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Christopher R Graber, MD Salina Women’s Clinic Jan 22, 2010.

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Presentation on theme: "Christopher R Graber, MD Salina Women’s Clinic Jan 22, 2010."— Presentation transcript:

1 Christopher R Graber, MD Salina Women’s Clinic Jan 22, 2010

2 Outline  History of cesareans  Procedure overview  Evidence-based techniques  Avoiding trouble  Consent for surgery

3 History of Cesareans  Definition/origin: Latin Caesus, plural of caedere “to cut”  Not related to Julius Ceasar  C-section vs. C-delivery Caesarean in British English

4 History of Cesareans  First deliveries Roman Law, Lex Ceasarea, for maternal death 1500, 1580 – first documented 1820 – first documented in British Empire ○ By James Miranda Stuart Barry Common not to close uterus ○ 1876 – Italian Porro – hyst to control bleeding ○ 1882 – German Sanger – wire sutures Other: anesthesia, abx, blood products

5 Procedure Overview  Skin incision  Fascial incision  Rectus muscle separation  Peritoneal entry  Bladder flap – optional  Uterine incision  Delivery – baby and placenta  Closure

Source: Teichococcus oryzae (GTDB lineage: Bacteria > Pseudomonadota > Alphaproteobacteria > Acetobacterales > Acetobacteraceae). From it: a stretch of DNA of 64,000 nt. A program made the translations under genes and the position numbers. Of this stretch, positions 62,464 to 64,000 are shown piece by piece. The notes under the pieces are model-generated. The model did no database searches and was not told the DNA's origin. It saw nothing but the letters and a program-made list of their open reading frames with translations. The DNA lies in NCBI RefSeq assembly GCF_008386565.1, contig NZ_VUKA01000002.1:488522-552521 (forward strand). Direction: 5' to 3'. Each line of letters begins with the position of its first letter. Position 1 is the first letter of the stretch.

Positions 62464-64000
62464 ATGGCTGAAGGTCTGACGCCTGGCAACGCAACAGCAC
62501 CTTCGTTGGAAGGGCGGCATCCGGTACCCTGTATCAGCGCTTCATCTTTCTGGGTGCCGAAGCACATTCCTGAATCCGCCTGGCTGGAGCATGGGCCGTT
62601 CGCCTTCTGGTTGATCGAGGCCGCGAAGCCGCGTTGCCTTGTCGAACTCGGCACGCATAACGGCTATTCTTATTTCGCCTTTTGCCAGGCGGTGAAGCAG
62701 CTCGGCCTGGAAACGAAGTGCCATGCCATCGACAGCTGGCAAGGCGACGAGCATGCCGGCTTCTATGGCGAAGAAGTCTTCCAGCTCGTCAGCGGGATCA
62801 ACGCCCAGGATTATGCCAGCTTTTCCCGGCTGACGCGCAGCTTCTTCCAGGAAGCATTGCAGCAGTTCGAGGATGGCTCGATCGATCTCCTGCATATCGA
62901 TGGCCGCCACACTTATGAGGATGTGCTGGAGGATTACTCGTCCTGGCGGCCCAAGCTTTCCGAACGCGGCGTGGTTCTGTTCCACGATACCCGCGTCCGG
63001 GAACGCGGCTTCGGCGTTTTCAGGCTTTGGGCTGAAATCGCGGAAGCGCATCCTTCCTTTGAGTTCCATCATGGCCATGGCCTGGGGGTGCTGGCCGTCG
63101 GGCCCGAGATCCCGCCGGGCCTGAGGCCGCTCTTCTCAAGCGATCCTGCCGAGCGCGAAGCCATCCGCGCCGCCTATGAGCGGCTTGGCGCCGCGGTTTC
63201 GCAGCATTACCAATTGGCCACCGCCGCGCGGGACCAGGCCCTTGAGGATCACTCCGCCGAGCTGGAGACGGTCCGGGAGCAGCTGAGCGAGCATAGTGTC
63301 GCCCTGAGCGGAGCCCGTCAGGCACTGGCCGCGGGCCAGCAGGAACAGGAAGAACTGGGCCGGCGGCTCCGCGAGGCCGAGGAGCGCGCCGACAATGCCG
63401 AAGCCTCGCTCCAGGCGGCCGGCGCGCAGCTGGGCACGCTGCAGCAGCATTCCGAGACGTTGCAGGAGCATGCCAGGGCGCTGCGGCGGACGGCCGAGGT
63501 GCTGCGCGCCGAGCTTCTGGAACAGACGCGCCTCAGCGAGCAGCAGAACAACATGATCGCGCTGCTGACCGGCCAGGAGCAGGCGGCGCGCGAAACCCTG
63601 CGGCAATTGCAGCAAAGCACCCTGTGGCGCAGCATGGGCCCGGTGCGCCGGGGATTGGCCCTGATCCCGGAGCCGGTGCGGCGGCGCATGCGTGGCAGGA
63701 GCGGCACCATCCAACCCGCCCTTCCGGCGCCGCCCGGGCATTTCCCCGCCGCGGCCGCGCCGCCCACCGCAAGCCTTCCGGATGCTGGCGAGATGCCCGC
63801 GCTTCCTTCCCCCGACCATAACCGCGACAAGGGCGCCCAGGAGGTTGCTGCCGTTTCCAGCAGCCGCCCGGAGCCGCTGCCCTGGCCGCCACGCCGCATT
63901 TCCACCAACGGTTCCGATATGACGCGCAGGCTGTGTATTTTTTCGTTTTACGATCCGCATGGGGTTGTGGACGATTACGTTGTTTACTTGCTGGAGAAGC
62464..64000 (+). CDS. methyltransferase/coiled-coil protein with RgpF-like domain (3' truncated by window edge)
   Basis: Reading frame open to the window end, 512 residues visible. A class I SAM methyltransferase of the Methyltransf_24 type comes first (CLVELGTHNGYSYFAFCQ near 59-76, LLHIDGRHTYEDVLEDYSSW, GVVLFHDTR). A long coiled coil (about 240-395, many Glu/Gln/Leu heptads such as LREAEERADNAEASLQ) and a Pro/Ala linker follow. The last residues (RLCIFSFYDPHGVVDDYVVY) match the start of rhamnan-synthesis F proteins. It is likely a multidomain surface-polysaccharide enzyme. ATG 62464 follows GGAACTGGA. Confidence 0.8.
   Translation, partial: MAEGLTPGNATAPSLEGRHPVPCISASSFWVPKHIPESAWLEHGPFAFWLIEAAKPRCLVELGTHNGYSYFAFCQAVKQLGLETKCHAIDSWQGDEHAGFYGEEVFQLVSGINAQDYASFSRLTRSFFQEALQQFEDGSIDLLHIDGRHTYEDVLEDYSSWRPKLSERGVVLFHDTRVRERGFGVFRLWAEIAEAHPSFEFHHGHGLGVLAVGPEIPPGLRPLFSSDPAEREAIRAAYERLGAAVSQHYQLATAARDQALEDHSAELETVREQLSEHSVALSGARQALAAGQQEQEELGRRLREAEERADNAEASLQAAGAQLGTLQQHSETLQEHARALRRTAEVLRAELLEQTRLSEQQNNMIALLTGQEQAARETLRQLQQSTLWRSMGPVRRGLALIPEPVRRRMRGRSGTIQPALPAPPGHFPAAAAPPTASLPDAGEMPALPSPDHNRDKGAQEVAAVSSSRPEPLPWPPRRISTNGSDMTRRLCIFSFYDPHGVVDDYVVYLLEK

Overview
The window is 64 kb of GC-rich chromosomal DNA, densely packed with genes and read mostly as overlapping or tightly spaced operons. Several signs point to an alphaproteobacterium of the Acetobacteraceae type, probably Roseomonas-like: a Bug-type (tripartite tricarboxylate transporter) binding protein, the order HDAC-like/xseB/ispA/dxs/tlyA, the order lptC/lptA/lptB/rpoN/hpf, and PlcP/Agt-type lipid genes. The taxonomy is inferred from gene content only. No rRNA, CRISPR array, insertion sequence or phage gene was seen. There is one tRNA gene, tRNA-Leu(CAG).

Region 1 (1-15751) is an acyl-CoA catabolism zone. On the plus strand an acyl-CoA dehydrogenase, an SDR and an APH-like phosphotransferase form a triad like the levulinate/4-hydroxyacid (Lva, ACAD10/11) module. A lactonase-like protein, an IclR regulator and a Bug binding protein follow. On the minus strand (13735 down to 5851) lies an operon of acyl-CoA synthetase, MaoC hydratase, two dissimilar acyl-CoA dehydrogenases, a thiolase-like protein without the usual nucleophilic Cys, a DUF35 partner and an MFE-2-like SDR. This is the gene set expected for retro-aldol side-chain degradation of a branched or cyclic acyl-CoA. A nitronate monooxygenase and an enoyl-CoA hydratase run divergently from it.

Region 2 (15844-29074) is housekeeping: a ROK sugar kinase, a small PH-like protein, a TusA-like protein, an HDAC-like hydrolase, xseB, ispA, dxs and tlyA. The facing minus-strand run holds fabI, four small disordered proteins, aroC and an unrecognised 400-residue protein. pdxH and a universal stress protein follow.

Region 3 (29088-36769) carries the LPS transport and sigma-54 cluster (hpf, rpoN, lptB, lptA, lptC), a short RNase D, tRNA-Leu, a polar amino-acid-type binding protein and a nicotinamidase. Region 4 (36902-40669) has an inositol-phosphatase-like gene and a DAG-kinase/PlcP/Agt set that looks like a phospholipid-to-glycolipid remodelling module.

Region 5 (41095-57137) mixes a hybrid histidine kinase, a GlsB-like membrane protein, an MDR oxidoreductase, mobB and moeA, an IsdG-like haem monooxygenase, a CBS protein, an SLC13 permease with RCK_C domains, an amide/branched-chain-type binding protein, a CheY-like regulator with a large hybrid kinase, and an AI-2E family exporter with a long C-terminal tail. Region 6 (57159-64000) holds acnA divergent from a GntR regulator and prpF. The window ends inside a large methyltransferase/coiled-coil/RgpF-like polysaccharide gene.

6 Procedure Details  Skin incision Pfannenstiel ○ excellent cosmetics, limited exposure ○ Transverse, slightly curved upward ○ 2-3 cm superior to symphysis pubis Cherney ○ Transection of rectus muscles at symphysis Maylard ○ Transection of rectus muscles at midpoint Midline – median vs. paramedian

7 Procedure Details  Fascial incision Nick fascia in midline with knife or cautery Extension with scissors laterally ○ Usually a slight curve upward ○ Undermining is an option ○ Avoid muscles and superficial epigastric vessels Free fascia from rectus ○ Blunt vs. knife vs. scissors

8 Procedure Details  Rectus muscle separation More important for repeats Knife vs. scissors

9 Procedure Details  Peritoneal entry Easier on primary ○ Blunt vs. sharp ○ Elevation of peritoneum ○ Enter high if worried Extension superior and inferior ○ Blunt vs. sharp ○ Watch out for bladder

10 Procedure Details  Bladder flap Optional step Easy to create on primary Pick-up bladder at peritoneal reflection ○ Blunt vs. sharp development Bladder blade